An audience member at Thursday’s meeting of the Cambridge Historical Commission watches a presentation of condominiums proposed to wrap around a church in Porter Square. (Photo: Marc Levy)

A 46-condominium building proposed to wrap around Porter Square’s elegant St. James’s Episcopal Church was essentially approved unanimously Thursday by the Cambridge Historical Commission, with only minor modifications or delays expected.

“It looks like a done deal,” said a glum Michael Brandon, an opponent of the plan, after some two hours of presentations, questions and comments by commission and audience members. He had little hope the state’s historical commission would halt the project.

Conditional approval was granted in January by the city, making even this meeting largely focused on details of the project rather than about the project itself. There was discussion over the kinds of trees to be planted or replanted, and a look at the colors and kinds of materials for the four-story, 78,000-square-foot modern structure to be built around a garden and provide an L-shaped backdrop for a 120-year-old Richardson Romanesque church. Parking would be underground.

The commission’s vote was amended a couple of times to ensure the central Knights Garden, designed in 1915 by groundbreaking city planner John Nolen, stays open to the public “subject to temporary closures for maintenance” and to satisfy a legal requirement — satisfied by as little as closing for one day — to keep it church property, not city property; to review landscaping and materials at an advertised, on-site public meeting; and if there aren’t changes significant enough that it no longer seems like what was approved.

“An abomination”

The overall plan, and the commission’s acceptance of it, angered some in the audience.

A scale model of the church and condominium project sat in the center of the Cambridge Senior Center hall where the commission met. (Photo: Marc Levy)

“How do you justify such an abomination? What you’ve proposed to build looks like a tenement. You have this magnificent piece of architecture in the church, and if you take a look at what you are proposing to construct — the line, the shape, the design — it looks enormously like the white structure on Beech and Mass. Ave., which I think it is generally conceded everyone hates,” said Elaine Callahan, of Blake Street, referring to the tower that replaced the Long Funeral Service building in 2005. “Giving it a slight tint or having it look more like clapboards doesn’t mask the fact that basically what you have is flat design — you have nothing that looks like or hints at the heritage of the church itself.”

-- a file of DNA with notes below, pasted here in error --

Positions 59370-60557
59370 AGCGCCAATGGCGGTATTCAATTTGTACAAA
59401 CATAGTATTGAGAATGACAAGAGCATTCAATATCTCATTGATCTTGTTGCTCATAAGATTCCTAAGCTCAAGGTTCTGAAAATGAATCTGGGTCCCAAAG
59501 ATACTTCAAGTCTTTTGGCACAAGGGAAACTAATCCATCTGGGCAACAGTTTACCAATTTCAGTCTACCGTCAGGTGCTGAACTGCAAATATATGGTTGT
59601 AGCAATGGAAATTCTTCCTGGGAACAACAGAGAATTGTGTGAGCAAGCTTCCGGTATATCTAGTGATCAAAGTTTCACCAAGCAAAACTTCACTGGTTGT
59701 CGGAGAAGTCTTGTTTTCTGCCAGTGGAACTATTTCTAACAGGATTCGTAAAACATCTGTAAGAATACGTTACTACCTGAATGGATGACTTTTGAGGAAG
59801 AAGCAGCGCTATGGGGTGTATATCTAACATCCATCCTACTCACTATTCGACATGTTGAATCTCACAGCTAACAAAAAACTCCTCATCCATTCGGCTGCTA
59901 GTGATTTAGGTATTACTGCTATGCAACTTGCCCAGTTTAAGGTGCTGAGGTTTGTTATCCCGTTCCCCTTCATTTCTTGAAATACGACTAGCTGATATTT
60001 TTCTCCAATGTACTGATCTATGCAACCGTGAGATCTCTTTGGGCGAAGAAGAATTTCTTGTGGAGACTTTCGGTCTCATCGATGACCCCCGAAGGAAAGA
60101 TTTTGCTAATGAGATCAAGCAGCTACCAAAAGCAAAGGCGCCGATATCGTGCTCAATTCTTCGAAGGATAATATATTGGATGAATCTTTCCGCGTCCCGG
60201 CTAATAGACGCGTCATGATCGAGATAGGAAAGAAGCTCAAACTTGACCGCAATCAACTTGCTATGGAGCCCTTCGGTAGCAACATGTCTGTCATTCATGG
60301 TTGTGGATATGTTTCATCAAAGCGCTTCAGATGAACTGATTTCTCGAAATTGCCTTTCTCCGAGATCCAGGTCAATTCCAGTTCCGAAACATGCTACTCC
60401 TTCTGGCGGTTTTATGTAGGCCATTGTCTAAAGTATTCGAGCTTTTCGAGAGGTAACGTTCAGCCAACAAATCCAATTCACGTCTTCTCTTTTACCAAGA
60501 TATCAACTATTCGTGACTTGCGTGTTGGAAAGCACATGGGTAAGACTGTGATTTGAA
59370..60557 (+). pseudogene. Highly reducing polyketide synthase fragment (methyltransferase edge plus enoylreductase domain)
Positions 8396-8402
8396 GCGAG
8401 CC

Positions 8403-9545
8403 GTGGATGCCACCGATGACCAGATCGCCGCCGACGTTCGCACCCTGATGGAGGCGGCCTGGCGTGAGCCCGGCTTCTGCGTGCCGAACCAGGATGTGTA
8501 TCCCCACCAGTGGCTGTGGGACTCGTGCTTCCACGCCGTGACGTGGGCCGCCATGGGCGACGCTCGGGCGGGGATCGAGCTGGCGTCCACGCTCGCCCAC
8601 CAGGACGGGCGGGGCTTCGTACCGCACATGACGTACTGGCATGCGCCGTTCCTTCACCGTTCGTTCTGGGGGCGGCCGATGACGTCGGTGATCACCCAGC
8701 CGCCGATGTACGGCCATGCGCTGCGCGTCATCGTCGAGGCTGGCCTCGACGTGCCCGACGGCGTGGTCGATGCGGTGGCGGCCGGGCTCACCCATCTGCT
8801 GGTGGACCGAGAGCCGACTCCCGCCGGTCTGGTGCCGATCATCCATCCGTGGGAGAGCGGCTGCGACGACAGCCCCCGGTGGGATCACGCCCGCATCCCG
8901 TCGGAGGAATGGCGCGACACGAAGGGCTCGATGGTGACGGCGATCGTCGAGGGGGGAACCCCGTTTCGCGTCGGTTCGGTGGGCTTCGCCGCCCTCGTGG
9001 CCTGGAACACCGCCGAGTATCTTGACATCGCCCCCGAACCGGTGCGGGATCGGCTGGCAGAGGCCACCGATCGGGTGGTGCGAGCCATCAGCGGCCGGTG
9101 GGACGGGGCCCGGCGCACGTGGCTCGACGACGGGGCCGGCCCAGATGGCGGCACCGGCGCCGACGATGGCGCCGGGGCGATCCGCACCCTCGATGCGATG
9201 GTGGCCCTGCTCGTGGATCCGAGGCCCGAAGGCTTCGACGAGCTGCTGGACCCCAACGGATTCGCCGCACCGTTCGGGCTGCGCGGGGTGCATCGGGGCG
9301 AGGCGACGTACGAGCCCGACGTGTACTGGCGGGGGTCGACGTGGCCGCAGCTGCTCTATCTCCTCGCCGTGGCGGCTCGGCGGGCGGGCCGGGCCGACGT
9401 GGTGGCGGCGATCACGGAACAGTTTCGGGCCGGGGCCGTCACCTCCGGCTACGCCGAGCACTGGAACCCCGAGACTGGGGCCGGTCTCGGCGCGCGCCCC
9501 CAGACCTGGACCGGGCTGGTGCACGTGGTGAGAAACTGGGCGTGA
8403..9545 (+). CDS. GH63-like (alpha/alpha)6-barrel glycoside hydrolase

The commission was betraying its mandate from the people by allowing the project and any shrinking of the garden, Callahan said.

Commission chairman William B. King later explained, as had been mentioned at earlier meetings, that the design ideal was not to mimic the church, but to ensure the church is distinct from its surroundings — the flip side of Callahan’s assertion that modern architecture was meant to be “disharmonious.”

The garden was shrinking, but less so than in previous designs, said Ricardo Dumont, a congregant who works on the condominium-church project as a designer with Watertown-based Sasaki Associates. During his presentation he showed that a chapel jutting out from the church by a small contemplative garden had been eliminated from plans, allowing the garden to grow and join the central lawn. A more heavily forested front section remained, closer to Massachusetts Avenue, including benches where people could sit and a path leading through it. A path also encircled the lawn area, but more greenery had been added to the outside of the grounds, following the sidewalks on Beech Street and the avenue.

By removing some older trees — a couple of magnolias were to be replanted by the Jehovah’s Witness hall on Beech Street, but some would be replaced by newer trees — the developer incurs an obligation to pay into the city’s tree fund up to $60,000. Brandon disliked “the defoliation of mature greenery,” but the developer’s renderings showed so many trees going in that commission members worried there would be too many.

The building is otherwise intended to be “green,” and should earn the highest or second-highest environmental rating available, Dumont said. The units were to be built to use between 30 percent and 40 percent less power of nearby houses, and the water retention system — mainly under the central lawn and garden — should be able to handle a 100-year storm before dumping runoff into the city’s system.

Money remains in place

The project, resulting from the closing of a car wash at 2013 Massachusetts Ave., is a partnership between Cambridge-based Oaktree Development and the 325-member church, which would retain the ground floor of the condominium structure (except for a small retail space) and get an endowment described as being as high as  $3 million.

Rector Holly Lynn Antolini has said the church is in “desperate need, not just urgent need” for money with which it can operate and maintain its historic facilities.

Oaktree Development principal Arthur Klipfel said Thursday that all the European investors for the project were still on board, despite fears he raised in December that city delays could scare them off, abandoning the church to its fate and limiting development to the car wash site his company bought in 2008. He would not, however, estimate what the “all-in” costs were for the project.

The commission and audience members delved into the issue to urge that money came flowing to the church sooner rather than later — meaning not after all the condominiums were sold. Money from the developer was to be split into thirds, flowing equally into an endowment, immediate needs and operating expenses, according to a church letter received by the commission.